Tag: kids

What is so special about Krishna’s birth? A query of a 10 year old

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With Janmashtami around the corner, I asked my neighbors 10 year old (who I love to chat with) what was she going to do on that special day. Her remark, “Aunty, what is so special about Krishna’s birth anyway? I don’t even celebrate my birthday anymore, well except for a cake and a sleep over.” I sighed, took a deep breath and asked if she was willing to discuss about it. It is important for us as adults to not sweep topics like these under the carpet. It is important that we educate children and make them understand the significance and celebrate every festival in the right mood and spirit and in doing so; it puts our intent in perspective too. So, with her approval we had a discussion and this is what transpired.

Me: OK tell me what does Janamashtami mean to you?

Her: The day Krishna was born or maybe the day He was taken by Vasudev to Gokul?

Me: Yes, both are correct. And?

Her: He was born in the month of Shravan (a 10 year old knows that word even?), at midnight, in the jail and when He was born the atmosphere was divine, peacocks were dancing everywhere and all the residents were cheerful. First He appeared as four handed Visnu and then upon mother Devaki’s request he assumed the form of a cute little baby with two hands.

I must confess I was expecting her to twiddle her thumbs, roll her eyes, shrug her shoulders and exclaim “I don’t know!” But she chose to pleasantly surprise me. I was thinking what next, is this 10 year old going to explain the Gita to me? I stared at her, then into oblivion and back at her and probed further,

Me: What else?

Her: Aunty what do you mean what else?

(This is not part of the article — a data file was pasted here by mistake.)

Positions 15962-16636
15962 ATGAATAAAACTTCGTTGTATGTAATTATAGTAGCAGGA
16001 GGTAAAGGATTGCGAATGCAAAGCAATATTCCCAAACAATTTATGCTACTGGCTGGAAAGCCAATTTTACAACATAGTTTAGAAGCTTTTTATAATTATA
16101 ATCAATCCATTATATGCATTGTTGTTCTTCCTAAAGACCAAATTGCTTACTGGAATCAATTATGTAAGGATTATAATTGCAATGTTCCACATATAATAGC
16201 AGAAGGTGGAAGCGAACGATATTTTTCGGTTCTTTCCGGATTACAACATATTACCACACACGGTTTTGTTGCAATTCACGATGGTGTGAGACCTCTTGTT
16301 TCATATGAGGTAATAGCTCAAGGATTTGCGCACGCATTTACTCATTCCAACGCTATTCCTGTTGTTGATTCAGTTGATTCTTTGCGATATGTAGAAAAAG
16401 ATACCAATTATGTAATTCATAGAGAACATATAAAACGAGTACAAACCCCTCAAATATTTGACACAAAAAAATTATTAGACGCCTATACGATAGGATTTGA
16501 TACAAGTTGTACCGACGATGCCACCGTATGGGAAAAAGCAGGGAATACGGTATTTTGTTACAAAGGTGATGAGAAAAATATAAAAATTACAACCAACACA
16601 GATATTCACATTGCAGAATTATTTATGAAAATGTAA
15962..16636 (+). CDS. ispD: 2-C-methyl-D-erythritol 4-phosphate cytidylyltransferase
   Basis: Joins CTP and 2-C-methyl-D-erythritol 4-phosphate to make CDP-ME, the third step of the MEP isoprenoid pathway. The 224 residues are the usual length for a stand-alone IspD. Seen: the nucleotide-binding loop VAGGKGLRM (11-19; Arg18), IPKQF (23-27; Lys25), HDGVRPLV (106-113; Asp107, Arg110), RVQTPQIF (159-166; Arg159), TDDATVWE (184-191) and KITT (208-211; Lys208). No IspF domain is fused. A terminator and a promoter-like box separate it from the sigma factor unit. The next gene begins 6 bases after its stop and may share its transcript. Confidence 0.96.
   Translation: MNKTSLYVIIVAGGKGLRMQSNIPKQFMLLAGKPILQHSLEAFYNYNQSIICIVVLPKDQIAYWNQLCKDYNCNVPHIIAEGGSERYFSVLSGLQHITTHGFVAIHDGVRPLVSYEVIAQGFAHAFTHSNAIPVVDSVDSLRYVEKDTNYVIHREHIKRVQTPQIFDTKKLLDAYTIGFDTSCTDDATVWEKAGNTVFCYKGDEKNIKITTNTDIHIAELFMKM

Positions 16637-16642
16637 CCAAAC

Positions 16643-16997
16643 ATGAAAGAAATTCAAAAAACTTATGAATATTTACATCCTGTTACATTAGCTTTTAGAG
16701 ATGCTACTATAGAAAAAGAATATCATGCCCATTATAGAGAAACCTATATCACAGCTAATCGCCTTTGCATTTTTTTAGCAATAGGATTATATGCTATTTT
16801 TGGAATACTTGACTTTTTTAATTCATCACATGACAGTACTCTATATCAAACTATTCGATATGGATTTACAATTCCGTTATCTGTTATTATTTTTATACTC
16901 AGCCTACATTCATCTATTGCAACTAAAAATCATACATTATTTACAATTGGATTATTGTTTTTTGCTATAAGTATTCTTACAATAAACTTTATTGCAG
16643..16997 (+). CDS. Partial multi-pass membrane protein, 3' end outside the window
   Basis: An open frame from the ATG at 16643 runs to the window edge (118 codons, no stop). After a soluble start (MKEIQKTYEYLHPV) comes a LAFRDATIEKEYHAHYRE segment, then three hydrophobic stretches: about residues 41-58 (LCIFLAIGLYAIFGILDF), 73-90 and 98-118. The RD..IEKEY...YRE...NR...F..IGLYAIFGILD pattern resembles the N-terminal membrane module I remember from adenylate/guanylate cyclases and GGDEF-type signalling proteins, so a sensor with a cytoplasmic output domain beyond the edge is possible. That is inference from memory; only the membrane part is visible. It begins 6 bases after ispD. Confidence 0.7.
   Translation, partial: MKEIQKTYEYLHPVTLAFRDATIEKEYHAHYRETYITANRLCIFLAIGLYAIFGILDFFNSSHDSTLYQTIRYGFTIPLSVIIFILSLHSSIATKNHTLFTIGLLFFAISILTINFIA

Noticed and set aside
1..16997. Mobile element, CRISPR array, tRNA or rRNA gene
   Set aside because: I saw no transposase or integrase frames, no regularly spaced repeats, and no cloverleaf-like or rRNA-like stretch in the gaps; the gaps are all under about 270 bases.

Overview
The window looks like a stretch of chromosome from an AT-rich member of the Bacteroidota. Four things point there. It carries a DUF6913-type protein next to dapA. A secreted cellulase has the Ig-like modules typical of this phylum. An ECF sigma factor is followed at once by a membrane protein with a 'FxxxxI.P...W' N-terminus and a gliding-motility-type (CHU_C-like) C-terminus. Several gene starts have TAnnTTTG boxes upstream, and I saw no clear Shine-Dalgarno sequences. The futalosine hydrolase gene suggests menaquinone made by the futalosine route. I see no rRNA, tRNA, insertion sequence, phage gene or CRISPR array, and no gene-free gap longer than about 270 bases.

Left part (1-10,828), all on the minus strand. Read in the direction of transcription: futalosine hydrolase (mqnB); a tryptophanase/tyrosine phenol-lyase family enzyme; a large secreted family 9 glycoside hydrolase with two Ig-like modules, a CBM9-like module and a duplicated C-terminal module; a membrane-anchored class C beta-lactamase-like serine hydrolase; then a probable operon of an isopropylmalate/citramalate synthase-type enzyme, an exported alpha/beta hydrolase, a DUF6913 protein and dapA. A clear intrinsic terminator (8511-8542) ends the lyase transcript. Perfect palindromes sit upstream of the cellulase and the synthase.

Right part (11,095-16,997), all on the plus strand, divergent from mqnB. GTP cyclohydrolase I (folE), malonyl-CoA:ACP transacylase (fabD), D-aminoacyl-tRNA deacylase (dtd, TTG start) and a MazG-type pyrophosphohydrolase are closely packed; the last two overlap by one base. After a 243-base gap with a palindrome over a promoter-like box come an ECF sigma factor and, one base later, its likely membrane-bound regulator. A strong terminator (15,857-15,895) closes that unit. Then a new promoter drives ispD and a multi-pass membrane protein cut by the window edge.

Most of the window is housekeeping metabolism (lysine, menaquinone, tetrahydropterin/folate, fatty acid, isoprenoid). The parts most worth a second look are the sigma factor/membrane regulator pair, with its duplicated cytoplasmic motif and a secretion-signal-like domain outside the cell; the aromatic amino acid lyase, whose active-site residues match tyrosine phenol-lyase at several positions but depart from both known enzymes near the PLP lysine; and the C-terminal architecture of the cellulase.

Me: What else is unique about Krishna’s birth?

Her: Ummm….We get to stay up till midnight? Oh, He arranged for the prison doors to open and all the guards slept off so Vasudev could carry him to Gokul.

She was now thinking, harder. I was amazed by how much she knew. She’s a reader, you know. And that’s what happens; you somehow have an answer for everything.  This game of “what else” did not go too far and now the ball was in my court. She wanted to know more about the significance of Janamashtami and what was so special about Krishna’s birth. I went on to tell her all that I had read and learnt from various books and spiritual teachers.

The uniqueness of Krishna’s birth is that not only did he choose His time and place of birth (exactly at midnight in a prison in Mathura) but also chose His parents. We don’t have that privilege. Even if the doctor may predict that we will be born on a certain date, the time or place can never be predicted. He even chose the complexion of his skin; that of a rain filled cloud. Again, we pretty much come color co-ordinated. He carefully pre planned His arrival and made all the necessary arrangements for being carried to Gokul. Miraculously the prison cell doors opened wide, the guards fell into the deepest slumber. The river Yamuna gave way to Vasudev so that he could easily cross the river, just like the Indian Ocean that gave way to Lord Rama. Ananta Shesha, the serpent, opened his hoods like a huge umbrella protecting them both from the torrential rains. These incidents did not happen by chance. Lord arranged for them to happen so. That is why His birth is not ordinary, rather extraordinary and special.